Retirement can’t dull Tom McFaul’s interest in religions nor his passion for teaching.
More than 15 years into “official” retirement, McFaul remains a professor emeritus for North Central College in Naperville, Illinois. He teaches part-time at SMU, Collin County Community College in Frisco, and the Edgemere senior living community in Dallas.
Every other month, McFaul draws about 100 of his neighbors in the retirement community at Northwest Highway and Thackery Street for one-hour lectures on the beliefs, history, and teachings of one of the world’s religions.
“They’re very open-minded, curious, and want to explore,” he said. “We’re a real senior learning community.”
His sessions have covered Eastern and Abrahamic religions. Future talks could examine Buddhism, Confucianism, and Zoroastrianism.
“I just got fascinated by how different religions conceive the idea of God.” -Tom McFaul
“There’s a real interest here at Edgemere in wanting to know more about the world religions,” he said. “The community seems pretty eager to want to continue.”
Throughout his career, McFaul has taught at more than 10 campuses including the University of Houston-Clear Lake.
He appreciates the enthusiasm of his neighbors at Edgemere.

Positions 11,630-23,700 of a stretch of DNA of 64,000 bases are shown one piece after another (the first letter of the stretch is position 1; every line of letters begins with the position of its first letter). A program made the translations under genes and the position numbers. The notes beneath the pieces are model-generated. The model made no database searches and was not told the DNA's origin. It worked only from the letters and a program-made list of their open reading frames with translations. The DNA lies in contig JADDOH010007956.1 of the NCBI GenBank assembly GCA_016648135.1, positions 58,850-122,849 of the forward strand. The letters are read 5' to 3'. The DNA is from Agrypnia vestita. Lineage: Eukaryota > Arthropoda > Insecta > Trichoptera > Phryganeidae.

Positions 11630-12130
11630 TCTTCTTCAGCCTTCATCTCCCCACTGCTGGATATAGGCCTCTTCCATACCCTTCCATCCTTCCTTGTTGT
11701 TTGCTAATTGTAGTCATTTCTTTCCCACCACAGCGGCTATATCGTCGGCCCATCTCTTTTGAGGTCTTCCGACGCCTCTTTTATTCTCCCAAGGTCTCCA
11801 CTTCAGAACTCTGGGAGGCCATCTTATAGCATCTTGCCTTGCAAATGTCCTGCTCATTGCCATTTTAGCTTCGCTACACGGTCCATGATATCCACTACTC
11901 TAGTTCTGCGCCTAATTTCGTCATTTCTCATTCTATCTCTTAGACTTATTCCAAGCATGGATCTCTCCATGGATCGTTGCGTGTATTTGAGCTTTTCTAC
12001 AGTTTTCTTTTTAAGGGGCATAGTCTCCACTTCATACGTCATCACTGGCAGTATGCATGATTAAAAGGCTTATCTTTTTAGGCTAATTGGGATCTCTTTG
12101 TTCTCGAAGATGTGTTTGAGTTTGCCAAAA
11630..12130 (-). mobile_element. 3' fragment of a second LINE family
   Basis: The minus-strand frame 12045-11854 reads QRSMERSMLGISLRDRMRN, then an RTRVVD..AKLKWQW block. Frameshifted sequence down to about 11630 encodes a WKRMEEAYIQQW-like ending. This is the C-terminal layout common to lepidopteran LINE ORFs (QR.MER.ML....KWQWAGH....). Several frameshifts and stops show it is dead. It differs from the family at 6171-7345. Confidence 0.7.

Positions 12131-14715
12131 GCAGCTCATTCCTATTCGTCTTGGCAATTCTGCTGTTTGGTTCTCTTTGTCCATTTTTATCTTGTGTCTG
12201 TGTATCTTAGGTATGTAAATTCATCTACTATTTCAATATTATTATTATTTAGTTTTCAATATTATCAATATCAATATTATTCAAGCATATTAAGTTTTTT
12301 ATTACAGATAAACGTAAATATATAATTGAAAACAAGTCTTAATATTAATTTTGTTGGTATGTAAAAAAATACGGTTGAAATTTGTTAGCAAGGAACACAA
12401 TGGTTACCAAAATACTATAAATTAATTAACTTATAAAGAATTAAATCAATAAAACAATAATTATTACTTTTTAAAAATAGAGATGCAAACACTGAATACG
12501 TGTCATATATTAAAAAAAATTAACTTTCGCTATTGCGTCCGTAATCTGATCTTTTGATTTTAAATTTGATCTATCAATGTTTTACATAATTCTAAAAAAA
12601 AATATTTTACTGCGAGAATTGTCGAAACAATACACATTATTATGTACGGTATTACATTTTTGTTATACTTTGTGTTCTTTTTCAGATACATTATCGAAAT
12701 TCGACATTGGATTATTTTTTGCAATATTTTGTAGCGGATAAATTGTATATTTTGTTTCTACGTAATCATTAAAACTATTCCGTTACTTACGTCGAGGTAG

“I have not been disappointed,” he said. “I have talked to people in the hall who indicate to me that they’re coming. They have questions at the end; they have comments.”
McFaul grew up in a small town in northern Illinois, went to a United Methodist Church, and learned all about his faith as a young person. However, he had his “ah-ha” moment while reading about other religions in his late teens.
“I just got fascinated by how different religions conceive the idea of God,” he said. “I wanted to learn more.”
He earned his doctorate sociology of religion and social ethics from Boston University.
“I continue to study in this area and teach at the college level,” he said. “This coming year will mark 50 years of teaching at the college level. I decided to turn it into a profession; to be a scholar and a teacher and a professor.”
Want to learn more about other faiths, too?
McFaul has suggestions: “They can always go to a community college for those courses that are offered. Or if they’re involved in a religious organization of some kind, most of those religious organizations have some kind of a connection to other faiths. There are also plenty of great books at local bookstores that people can read as well.”